Upper Marlboro, Md.–Oct. 5
Reminiscing a few hours later, Taylor Ashe Cawley admits it really wasn’t the worst horse show morning in the world—but it also wasn’t that amazing either. She’d finished 10th on her small pony Reidell Day Dream in the first over fences round out of 41 competitors, but she felt her handy was a little inconsistent. Then her medium ride, By4Now, showed his greenness in the indoor ring of Prince George’s Equestrian Center and distrusted the corners.
“He was just a little spooky, he’s never been in an indoor ring, being that he’s 7 years old,” said Cawley, of Wellington, Florida. “In the first two rounds, he was a little bit suspicious of the ring. So I was definitely a little nervous going into the [World Champion Hunter Rider Pony] Challenge class.”
But Cawley knew just who to call.
Though her mom, grand prix rider Molly Ashe Cawley, wanted to be there for her daughter’s first trip to Capital Challenge, work kept her away as she judged the Platinum Performance/USEF Show Jumping Talent Search Finals-East with her mom Susan Ashe in Gladstone, New Jersey. But despite the distance, Molly lifted Taylor’s spirits up before the 11-year-old marched into the WCHR Pony Challenge with GC Pony LLC’s 7-year-old Welsh Pony gelding (Maple Side Wish List—Elite Rain Dance).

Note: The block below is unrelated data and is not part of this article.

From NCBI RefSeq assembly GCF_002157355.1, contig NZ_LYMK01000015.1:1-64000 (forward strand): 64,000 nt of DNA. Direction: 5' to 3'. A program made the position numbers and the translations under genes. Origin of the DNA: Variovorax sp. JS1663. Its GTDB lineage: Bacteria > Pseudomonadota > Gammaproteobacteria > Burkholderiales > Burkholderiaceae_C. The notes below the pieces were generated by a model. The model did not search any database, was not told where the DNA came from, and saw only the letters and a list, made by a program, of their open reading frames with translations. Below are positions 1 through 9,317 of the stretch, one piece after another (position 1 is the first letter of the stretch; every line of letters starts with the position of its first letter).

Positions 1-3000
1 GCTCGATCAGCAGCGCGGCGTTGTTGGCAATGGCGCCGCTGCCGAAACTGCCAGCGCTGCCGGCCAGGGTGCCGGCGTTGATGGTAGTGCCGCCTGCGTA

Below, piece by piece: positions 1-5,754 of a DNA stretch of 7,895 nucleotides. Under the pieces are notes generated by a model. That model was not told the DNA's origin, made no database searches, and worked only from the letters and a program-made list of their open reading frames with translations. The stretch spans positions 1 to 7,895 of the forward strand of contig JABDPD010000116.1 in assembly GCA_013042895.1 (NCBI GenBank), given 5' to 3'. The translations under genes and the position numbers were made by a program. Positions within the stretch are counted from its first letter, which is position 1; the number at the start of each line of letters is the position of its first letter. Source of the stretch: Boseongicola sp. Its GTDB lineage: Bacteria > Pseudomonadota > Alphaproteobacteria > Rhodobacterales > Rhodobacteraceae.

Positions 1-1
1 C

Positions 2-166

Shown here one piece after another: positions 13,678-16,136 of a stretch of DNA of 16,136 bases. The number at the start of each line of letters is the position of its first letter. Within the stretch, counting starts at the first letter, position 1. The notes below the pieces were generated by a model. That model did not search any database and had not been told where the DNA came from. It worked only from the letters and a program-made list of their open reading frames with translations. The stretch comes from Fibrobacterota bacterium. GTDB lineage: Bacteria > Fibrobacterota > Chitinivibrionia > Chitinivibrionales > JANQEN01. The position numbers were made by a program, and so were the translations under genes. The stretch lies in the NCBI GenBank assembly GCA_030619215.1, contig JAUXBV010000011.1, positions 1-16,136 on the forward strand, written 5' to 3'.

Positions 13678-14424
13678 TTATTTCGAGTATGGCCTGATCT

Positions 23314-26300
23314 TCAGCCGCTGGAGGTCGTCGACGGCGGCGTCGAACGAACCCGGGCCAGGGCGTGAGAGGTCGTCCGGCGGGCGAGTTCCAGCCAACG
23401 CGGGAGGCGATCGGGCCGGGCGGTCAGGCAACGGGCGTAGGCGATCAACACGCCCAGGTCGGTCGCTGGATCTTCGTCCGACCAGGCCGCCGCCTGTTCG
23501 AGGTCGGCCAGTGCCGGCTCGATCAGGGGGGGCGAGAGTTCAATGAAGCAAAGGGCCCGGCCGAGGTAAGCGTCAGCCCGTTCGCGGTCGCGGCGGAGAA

“She just kind of gave me some happy info,” said the 11-year-old. “And just told me that everything’s OK, you just need to keep your leg, and they’ll help you out for the rest.”
And with the morning to adjust to the enclosed setting, “Joey” pulled on his big boy breeches as Taylor confidently guided him around. And the “meh” day turned into a blissful one after she landed off the final jump.
“I saw my distance into the [final] outside line, and it was a five to a two,” said Taylor. “I saw the five was getting a little long, so I was like, ‘Come on Joey.’ And he left for me. Over the last jump, I just had a big grin on my face, and I was so happy with him. I couldn’t have asked for better.”
The smile proved warranted as the judges awarded her an average of 87.33. While she went ninth in a class of 22, her score remained the highest.
“I knew he had brought his A game,” said Taylor. “I was definitely nervous coming around to the last three riders because they were all very good, and they all had a good shot at this class. I was shaking; I was so scared. It was just amazing.
“Winning a championship definitely means a lot because I know my mom wasn’t here,” she continued. “I was really doing it for her because I know she really wanted to be here for this.”
But what’s the big end goal for this third generation horsewoman? An American Gold Cup victory.
“Because my mom won that class last year,” said Taylor. “My mom had her horse D’Arnita who sadly passed away last year. And she was an amazing horse, one of the best my mom’s ever had. She had a little bit of some struggles with her, but she went into the ring and said, ‘I’m here to win it.’ She was amazing.”